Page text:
Vaudour, who joined in 2006 from ABN Amro, led the unit’s infrastructure energy efforts in France. She has experience in transactions totalling about £10 billion ($13.9 billion; €11.6 billion) in project development financing, equity investment alongside infrastructure funds and corporates. She also raised over £12 billion from commercial banks, institutional investors and multilaterals across these deals.

Macquarie declined to comment on Vaudour’s departure or a potential replacement.

LP watch

OTPP doubles down on infra
Ontario Teachers’ Pension Plan is seeing “a healthy level of competition” for core infrastructure, an area it is “very much focused” on as it seeks to double its infrastructure investments in the next five years, Dale Burgess, senior managing director of infrastructure and natural resources told Bloomberg (paywall) in a recent interview.

As of 31 December, the Canadian pension’s infrastructure portfolio amounted to C$17.8 billion ($14.5 billion; €12.1 billion), accounting for roughly 8 percent of its total AUM. It aims to more than double that figure to C$40 billion over the next five years, Burgess said.

Judging by the three deals the pension has struck so far this year – a 100 percent stake in Brazilian electricity transmission platform Evoltza 40 percent stake in Caruna, Finland’s largest electricity distribution company, alongside KKR and an agreement to acquire another 40 percent from OMERS; and a 50 percent stake in Enwave’s Canadian business – it seems OTPP is well on its way towards achieving that goal.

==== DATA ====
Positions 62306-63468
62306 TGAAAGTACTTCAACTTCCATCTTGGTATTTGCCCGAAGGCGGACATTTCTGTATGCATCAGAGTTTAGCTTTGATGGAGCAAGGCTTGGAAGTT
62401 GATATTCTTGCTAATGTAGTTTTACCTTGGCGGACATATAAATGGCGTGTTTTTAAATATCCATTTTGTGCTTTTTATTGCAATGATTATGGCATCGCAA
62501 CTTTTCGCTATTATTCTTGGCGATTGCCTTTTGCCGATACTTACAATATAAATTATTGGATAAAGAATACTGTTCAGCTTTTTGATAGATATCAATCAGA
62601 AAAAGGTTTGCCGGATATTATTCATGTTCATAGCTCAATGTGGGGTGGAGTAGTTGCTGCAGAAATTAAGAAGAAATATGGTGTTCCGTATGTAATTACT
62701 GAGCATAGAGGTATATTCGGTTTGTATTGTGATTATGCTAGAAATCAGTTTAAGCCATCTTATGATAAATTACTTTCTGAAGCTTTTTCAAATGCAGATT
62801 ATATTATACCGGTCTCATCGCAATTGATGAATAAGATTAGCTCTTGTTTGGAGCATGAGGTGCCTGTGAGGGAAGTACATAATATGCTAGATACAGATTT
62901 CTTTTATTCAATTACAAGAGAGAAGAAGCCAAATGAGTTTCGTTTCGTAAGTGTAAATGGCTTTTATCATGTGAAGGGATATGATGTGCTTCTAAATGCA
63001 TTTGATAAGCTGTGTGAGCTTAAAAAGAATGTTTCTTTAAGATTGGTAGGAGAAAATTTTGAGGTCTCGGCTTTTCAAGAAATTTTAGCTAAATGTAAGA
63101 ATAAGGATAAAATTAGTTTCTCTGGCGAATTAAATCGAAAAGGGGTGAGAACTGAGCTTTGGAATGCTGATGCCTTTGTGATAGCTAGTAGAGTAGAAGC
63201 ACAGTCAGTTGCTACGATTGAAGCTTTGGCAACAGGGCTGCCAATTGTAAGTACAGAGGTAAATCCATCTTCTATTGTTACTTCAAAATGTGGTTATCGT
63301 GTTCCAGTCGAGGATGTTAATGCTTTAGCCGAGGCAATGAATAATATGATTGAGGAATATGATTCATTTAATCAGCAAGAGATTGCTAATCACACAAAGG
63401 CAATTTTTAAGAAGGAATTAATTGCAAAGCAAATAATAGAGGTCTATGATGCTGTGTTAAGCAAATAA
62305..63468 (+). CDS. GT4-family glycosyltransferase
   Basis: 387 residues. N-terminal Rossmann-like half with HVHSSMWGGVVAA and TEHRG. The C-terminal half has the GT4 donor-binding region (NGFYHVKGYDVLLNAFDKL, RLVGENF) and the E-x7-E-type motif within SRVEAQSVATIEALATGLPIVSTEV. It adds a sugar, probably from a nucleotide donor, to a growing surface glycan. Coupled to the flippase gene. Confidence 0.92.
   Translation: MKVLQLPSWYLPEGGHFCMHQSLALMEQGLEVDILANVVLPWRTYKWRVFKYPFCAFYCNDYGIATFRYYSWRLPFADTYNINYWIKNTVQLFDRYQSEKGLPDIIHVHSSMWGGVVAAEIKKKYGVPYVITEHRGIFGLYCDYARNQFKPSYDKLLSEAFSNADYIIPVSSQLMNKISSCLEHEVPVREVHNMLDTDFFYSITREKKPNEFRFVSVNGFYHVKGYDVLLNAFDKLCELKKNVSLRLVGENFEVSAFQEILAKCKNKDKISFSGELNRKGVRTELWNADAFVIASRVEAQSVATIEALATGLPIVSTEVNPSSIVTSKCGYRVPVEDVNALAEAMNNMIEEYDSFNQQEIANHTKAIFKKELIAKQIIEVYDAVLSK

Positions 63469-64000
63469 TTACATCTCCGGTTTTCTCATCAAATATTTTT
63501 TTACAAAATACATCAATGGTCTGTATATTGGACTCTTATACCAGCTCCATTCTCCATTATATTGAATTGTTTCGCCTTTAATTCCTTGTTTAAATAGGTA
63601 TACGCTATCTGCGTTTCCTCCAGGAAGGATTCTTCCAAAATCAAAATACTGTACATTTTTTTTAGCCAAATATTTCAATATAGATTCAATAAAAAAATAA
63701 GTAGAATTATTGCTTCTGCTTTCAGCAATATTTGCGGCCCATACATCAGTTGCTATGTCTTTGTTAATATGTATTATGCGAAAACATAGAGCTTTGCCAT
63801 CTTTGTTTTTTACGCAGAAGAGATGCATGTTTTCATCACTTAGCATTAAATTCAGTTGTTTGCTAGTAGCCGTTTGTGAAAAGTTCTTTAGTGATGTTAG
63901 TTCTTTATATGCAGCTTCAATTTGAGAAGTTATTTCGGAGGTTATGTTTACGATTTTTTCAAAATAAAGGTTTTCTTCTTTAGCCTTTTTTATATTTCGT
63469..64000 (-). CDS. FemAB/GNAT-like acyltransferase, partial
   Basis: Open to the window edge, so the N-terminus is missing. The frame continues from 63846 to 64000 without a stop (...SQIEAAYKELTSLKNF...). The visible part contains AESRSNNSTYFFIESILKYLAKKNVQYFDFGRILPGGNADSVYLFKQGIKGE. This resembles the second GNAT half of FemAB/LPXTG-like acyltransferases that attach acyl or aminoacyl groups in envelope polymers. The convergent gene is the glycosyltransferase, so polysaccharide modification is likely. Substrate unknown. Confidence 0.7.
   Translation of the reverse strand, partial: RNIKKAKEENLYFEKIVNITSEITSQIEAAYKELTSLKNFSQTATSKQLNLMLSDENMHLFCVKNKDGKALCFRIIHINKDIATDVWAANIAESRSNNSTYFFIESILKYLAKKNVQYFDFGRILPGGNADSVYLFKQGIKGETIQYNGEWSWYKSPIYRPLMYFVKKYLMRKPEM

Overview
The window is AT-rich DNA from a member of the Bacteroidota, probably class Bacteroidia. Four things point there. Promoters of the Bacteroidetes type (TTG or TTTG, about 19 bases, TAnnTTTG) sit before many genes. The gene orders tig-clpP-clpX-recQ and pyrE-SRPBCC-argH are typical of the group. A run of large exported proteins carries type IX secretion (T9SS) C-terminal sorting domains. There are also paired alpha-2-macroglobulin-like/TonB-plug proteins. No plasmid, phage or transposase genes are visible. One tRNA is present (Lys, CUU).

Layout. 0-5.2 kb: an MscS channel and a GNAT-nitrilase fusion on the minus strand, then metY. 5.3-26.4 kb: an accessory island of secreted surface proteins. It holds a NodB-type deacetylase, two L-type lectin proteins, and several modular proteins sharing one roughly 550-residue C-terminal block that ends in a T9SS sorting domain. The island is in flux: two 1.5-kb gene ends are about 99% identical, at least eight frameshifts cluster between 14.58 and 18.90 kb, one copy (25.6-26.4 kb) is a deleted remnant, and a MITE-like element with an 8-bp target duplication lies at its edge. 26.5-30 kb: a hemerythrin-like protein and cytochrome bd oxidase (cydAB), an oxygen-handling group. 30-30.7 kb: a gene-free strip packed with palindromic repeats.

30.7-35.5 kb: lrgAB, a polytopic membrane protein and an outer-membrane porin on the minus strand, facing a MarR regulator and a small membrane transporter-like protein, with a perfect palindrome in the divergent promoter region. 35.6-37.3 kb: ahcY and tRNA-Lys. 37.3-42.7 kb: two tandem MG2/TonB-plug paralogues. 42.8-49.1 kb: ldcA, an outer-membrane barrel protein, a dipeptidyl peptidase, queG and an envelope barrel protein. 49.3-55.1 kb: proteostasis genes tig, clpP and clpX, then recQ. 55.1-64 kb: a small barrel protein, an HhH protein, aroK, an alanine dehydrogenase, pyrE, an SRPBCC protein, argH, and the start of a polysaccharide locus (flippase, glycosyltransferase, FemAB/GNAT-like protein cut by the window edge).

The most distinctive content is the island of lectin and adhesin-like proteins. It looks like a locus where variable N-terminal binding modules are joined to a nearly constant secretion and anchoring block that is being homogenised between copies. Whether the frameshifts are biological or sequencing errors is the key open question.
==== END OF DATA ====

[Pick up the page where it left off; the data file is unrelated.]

Melbourne’s ‘missing link’
The Victorian state government in Australia has announced the Spark consortium – comprising WeBuild, GS Engineering and Construction, CPB Contractors, China Construction Oceania, Ventia, Capella Capital, John Laing Investments, DIF Capital Partners and Pacific Partnerships – as the preferred bidder to deliver the tunnelling package for Melbourne’s North East Link project.

The PPP involving the construction of twin three-lane tunnels and key interchanges was described by the government as an “important step” for the A$15.8 billion ($12 billion; €10 billion) North East Link project. Jointly funded by the federal and Victorian governments, the wider PPP project is expected to “fix the missing link in Melbourne’s freeway network”.

The tunnelling package is on track to be awarded before the end of the year, at which point “the project will go out to market for other key elements of North East Link”, the government said.

Today’s letter was prepared by Zak BentleyKalliope Gourntis and Tharshini Ashokan also contributed.

Subscribe now and get The Pipeline delivered to your inbox each week. To find out how, email our team: